–Vivoli Gelato – so amazing. Sort of ‘off the beaten path’ but if you google it, the map can show you where it is! They have very weird, unique flavors to get outside your typical pistachio rut. Or maybe that’s just me. I am obsessed with pistachio gelato.
Pop Cafe – in Piazza di Santo Spirito (which is also across the river – you’ll see a lot of my suggestions are not in the “touristy areas”), and a super locals spot! Very fun for either coffee and a panino or an aperitivo drink. Often times they have live music.
Cafe Fiorentina in San Giovanni Valdarno ( a 30 minute train ride south of Florence – my old “hometown” as a Backroads leader). So stinkin’ small town it doesn’t even have a website. We went here maybe every single day for aperitivo. They had the best selection of snacks, a killer negroni (for those of you who know me well, you know I lose my marbles over negronis), and excellent “aperol spritz”. Sitting right on the main square, it’s a perfect spot to people watch, rub elbows with the locals, and practice your Italian since literally nobody there speaks English. Over time, this place really did contribute to Italy feeling like “home” for me. It’s worth a trip down there.
+My other piece of general advice – embrace the aperitivo, and when in Tuscany, the “Passegiata” – this happens around 6/6:30pm in small towns. All of the residents come out and stroll, socialize, have drinks, let the kids play, etc. before returning home for family meal. It is so much fun, very relaxing, and very much showcases that Italians truly live life to savor everything from food, to family, to community. Life is slow, fully enjoyed, and methodical…except in Rome. Then it’s just “pazza”.
+disclaimer – Tuscany is HUGE. There are a thousand directions you could go with a trip to Tuscany, but the below are just some of my tip top favorites. Want more suggestions on other towns? Feel free to ask!
Siena (with a car – this place is virtually impossible to get to without one). Honestly just go here, no special restaurants or bars to recommend because everything is good – and so is the shopping! 🙂 The main Piazza is where “Il Palio” is hosted every year – a fantastic horse race with a very cool history behind it. Read up about that here ’cause we ain’t got all day. This area of Tuscany is also home to Brunello di Montalcino, my absolute favorite red wine ever in the history of ever. Drink it all, bring some home, SAVOR THAT SHIT. If a man ever surprised me with a bottle of 1997 Brunello I’d capture him and make him marry me. Not kidding.
Panzano/Gaiole in Chianti & Radda in Chianti (with a car) – all 3 of these are totally doable in one day – they are closest to Florence or anywhere else in Northern Tuscany. In Panzano, definitely, definitely go see “The Singing butcher” at Da Mario andhave lunch there on the terrazza (you seriously gotta love the ghetto-ness of websites in Italy. Am I the only one who thinks everything everyone does in this country is adorable?) This is a FANTASTIC view of the Chianti vineyards. In Radda, go to Bar Dante and ask for Fabrizio – he’s almost as schmoozy as the owner of Il Latini but you’ll find that greasy adorable Italian men are not rare…embrace it and have fun with it. Honestly, the drive from town to town here is the highlight – the views are simply exquisite. And if you don’t indulge in a little Chianti wine as you go…you’re wrong.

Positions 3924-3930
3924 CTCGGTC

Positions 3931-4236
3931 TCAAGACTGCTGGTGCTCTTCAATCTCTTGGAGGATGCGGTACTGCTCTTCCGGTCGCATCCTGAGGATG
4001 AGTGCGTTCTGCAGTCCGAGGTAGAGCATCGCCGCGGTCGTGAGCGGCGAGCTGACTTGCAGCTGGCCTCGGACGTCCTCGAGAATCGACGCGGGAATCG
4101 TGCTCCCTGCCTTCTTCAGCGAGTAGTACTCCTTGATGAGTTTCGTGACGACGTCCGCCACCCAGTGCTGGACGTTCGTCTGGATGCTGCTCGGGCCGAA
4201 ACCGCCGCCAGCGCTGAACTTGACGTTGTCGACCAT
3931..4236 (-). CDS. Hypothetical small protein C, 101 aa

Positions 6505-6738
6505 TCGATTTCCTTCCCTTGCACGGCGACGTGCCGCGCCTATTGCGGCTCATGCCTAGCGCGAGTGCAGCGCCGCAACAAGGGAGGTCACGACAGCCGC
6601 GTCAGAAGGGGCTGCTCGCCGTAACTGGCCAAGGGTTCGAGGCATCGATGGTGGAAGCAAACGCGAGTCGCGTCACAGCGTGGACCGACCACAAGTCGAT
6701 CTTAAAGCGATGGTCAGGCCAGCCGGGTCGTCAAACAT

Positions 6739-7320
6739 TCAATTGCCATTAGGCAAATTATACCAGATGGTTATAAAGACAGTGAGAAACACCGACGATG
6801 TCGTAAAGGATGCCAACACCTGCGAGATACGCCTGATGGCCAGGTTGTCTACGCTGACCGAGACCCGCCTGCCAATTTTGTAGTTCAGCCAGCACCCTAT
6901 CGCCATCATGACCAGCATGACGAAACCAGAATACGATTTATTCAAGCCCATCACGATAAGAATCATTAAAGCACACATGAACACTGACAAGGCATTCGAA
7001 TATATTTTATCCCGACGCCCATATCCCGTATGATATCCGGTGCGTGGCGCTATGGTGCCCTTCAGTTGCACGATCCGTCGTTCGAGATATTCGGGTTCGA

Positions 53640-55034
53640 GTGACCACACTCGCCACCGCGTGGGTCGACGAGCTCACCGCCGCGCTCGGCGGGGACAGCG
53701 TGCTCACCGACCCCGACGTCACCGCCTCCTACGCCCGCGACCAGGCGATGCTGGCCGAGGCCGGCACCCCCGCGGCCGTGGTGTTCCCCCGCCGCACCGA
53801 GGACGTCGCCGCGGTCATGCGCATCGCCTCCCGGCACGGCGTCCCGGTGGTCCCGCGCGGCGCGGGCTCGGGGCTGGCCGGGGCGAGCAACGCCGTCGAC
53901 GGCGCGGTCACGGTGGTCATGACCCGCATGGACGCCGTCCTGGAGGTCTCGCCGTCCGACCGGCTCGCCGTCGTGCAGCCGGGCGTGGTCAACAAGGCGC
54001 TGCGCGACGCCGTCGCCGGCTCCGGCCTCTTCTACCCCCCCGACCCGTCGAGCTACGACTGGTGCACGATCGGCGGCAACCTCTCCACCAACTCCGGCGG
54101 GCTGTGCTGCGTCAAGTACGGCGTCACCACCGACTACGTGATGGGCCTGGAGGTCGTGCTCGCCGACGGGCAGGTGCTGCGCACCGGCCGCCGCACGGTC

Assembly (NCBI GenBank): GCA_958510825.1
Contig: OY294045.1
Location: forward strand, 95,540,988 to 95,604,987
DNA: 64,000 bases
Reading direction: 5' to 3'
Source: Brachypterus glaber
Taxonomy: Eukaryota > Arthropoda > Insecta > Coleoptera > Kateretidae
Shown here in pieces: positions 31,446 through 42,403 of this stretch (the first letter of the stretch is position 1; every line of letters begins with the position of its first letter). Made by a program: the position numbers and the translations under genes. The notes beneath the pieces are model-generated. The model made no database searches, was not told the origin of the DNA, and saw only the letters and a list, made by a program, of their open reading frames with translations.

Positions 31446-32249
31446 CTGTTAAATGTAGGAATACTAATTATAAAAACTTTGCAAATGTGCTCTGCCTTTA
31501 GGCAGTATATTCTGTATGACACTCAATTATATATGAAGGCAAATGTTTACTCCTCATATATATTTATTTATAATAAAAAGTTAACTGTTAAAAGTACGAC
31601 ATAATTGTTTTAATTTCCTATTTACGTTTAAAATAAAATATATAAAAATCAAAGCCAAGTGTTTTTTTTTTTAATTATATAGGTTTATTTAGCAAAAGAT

Cortona (with a car). The oldest Etruscan city in Italy, and in my absolute favorite region of Tuscany, the Val di Chiana (artfully named after the Chianina beef cattle – gee, wonder why I resonate with this place). The Etruscans were the species before us – if you get a chance to tour the old cities, now a level of topography below us, do so! You’ll never believe how short these folks were. In the summer, the sunflowers – OH THE SUNFLOWERS – in this place are just to die for. I recommend Villa Marsili to stay, and Osteria del Teatro to eat. This is fun town to just wander and explore, it’s very hilly, and if you want some exercise, hike to the very very top of the town. The views will not disappoint.
Lucca (by train via Florence, or car) – where the Dal Porto family hails from! This is a walled city, boasting an adorably cute “downtown”, shopping, cafes, and an excellent bike culture. My family’s deli is actually just outside the walls, if you are at the train station facing the town, walk along the wall to the right about .75 miles. It’s called “Pizzicheria” on the main drag, Viale Giussepe Giusti. Shameless self promotion, check! But seriously go to Lucca…and if you are in a car, check out some of the “bagni” (hot springs and baths) around the area. To die for.
Have fun! Heading elsewhere? Let me know, I’d be more than happy to expand my list of recommendations. Make sure you adequately flirt with an Italiano, walk like you own the country, don’t EVER order a “coffee to go”, learn the difference between “grazie” and “prego” (please, please do this)…and enjoy the most adorably corrupt, crazy, passionate, full of love and amazing wine, gorgeous country on the planet…buon viaggio!